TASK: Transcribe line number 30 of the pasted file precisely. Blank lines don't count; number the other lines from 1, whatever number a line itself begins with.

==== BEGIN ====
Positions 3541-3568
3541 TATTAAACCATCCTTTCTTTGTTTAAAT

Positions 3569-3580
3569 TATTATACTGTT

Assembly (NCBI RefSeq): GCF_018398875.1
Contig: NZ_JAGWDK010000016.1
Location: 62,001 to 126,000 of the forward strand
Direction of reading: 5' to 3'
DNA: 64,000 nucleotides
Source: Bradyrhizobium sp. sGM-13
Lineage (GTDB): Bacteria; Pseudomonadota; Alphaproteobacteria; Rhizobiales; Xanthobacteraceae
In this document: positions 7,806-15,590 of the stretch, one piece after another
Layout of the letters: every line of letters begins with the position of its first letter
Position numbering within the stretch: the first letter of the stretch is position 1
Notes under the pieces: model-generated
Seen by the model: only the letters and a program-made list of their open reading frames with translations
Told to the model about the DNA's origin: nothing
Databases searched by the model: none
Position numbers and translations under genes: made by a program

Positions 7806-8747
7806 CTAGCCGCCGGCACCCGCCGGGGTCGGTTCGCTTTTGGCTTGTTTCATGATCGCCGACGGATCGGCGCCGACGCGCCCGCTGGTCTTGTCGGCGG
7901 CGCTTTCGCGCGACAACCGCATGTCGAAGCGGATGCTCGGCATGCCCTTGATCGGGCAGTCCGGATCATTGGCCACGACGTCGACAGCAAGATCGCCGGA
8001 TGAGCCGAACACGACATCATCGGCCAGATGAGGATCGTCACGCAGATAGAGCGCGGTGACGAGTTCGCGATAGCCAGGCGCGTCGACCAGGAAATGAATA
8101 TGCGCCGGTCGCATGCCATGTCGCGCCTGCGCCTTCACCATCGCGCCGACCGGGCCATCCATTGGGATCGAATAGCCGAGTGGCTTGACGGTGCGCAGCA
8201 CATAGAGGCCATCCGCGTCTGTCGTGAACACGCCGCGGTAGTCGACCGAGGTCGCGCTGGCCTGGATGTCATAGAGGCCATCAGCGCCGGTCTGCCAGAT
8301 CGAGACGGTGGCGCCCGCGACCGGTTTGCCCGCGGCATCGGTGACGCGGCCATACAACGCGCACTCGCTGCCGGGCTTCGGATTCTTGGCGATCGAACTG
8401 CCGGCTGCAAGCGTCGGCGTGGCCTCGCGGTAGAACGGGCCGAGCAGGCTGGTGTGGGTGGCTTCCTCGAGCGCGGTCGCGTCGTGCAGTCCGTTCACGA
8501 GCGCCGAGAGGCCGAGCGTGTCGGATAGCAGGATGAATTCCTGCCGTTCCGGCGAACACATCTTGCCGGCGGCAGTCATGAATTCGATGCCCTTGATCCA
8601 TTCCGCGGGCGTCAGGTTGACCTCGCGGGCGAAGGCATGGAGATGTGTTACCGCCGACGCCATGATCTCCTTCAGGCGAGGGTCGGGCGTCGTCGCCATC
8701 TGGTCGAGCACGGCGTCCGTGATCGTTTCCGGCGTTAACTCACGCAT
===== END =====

8701 TGGTCGAGCACGGCGTCCGTGATCGTTTCCGGCGTTAACTCACGCAT